In a NSW Court of Appeal decision handed down last week, New South Wales v Mikhael  NSWCA 338, the causation issue once again proved to be the plaintiff’s Achilles’ heel.
This is the second time this year in which the Court of Appeal has overturned a first instance decision, whilst still upholding the trial judge’s decision on duty of care and breach (cf: Garzo v Liverpool/Campbelltown Christian School Ltd  NSWCA 151, in respect of which there is a pending special leave application to the High Court).
It’s as if the Court is trying to send a message: just as in real estate terms it is important to buy a property in a good spot (‘location, location, location’) so too is causation something that plaintiffs need to consider closely before litigating.
The facts in Mikhael are interesting. A schoolboy sued the State of NSW regarding an incident in which another student (named “T” in the judgment) violently assaulted him after class. This had occurred following an argument between the plaintiff and T about 10 minutes before the end of the period. The teacher determined that by the end of the lesson things seemed to have cooled down between the two boys so did nothing further about it.
Only a few weeks prior, T had punched another student after football practice. So the duty of care in this case required the school to implement reasonable measures to avoid a foreseeable risk of T doing a similar thing again; it was unsuccessful in so doing.
The school did have in place a system for dealing with this kind of problem. Pursuant to this system, teachers at the school were in fact alerted to T’s involvement in the football-training assault. However, it was significant in the Court’s eyes that whilst the system had been followed and teachers advised, they were not told that the football practice assault occurred after only slight provocation of T. This is information with which the Court thought the teachers should have been armed but were not: breach of the school’s duty of care.
The question remained- what would the teacher of the class have done if armed with the additional piece of information that T was easily provoked? The plaintiff (as the respondent on appeal) filed a notice of contention setting out the kinds of measures the teacher could have taken: checking if T was hanging around after class waiting for a fight, escorting the plaintiff student to a position of safety and asking the plaintiff if he had any fear about T.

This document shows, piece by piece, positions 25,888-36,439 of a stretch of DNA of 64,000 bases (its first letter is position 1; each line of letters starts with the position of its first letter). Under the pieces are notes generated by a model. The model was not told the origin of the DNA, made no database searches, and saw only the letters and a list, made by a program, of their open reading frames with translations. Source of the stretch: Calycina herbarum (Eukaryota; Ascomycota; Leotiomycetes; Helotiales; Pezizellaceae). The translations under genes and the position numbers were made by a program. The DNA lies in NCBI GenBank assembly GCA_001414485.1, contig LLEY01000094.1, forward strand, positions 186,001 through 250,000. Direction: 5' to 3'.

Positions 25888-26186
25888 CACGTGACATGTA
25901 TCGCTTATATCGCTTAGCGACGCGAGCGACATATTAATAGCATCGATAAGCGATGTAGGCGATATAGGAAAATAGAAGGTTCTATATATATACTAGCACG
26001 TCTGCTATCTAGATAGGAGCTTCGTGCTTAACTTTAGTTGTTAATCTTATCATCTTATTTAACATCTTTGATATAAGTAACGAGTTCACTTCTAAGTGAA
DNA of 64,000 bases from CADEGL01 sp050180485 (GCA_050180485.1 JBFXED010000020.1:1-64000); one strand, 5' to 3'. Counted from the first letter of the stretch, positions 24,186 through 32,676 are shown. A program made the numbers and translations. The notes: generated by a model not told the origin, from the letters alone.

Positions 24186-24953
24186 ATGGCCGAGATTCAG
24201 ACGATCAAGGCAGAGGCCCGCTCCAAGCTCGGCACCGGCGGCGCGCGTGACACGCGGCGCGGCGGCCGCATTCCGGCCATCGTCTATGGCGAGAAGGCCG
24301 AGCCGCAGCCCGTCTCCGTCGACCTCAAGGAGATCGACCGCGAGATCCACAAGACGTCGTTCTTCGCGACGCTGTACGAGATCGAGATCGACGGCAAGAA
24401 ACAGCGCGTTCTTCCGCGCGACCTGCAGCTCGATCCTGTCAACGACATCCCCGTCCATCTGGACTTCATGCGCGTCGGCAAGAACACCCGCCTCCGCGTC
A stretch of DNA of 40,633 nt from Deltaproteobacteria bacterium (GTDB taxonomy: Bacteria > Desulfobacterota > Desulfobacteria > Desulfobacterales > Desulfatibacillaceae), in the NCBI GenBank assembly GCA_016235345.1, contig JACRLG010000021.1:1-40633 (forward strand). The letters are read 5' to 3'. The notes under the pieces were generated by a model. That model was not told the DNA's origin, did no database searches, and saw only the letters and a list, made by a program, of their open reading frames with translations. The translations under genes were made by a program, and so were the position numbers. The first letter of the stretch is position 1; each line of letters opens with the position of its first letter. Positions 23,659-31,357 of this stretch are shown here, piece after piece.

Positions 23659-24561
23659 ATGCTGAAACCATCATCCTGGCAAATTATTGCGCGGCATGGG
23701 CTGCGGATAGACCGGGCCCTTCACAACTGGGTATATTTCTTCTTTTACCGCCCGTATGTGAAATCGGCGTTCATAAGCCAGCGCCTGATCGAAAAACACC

However, the Court found that even if these steps were taken, the assault would not in all likelihood have been averted (at ). For example, there was no description of where or what a position of safety might be and whether this required the plaintiff to be kept separate from other students for a certain period and if so for how long. The problem was compounded by the fact that the teacher in question had not been cross-examined at the trial about whether in her opinion, these kinds of measures would have stopped T from assaulting the plaintiff. She was adequately experienced and knowledgeable, and indeed in the best position, to give such a comment.
In re-stating the relevant legal principles, the Court confirmed that the ‘but for’ test was the applicable test when considering causation under section 5D of the Civil Liability Act; even in cases of negligent omission such as the instant. Guidance was found in the High Court’s decision in Adeels Palace v Moubarak (2009) 239 CLR 420 in which an angry restaurant patron had left premises and returned with a gun that once inside, he discharged to injure the plaintiff. The plaintiff contended that the restaurant should have had more security guards on duty but the HCA found that this would not have averted the shooting in any event. They would not or could not have stopped him.
But the most important ‘take-away’ from Mikhael is that the Court (at  and ) said that the ‘but for’ test is not concerned with possibilities about what might have happened had the necessary preventative action/measures been put in place. In this case, Beazley JA (with whom Allsop P and Preston CJ of the LEC both agreed) said that the plaintiff’s causation case amounted to ‘no more than a series of possibilities’. Instead, he needed to prove that any such steps would, on the balance of probabilities, have averted the harm suffered.
An “Achilles heel” is a fatal weakness despite overall strength. A perception of overall strength will often be somewhat justified when the case on duty and breach is strong. Nevertheless, a weak case on causation can have fatal consequences.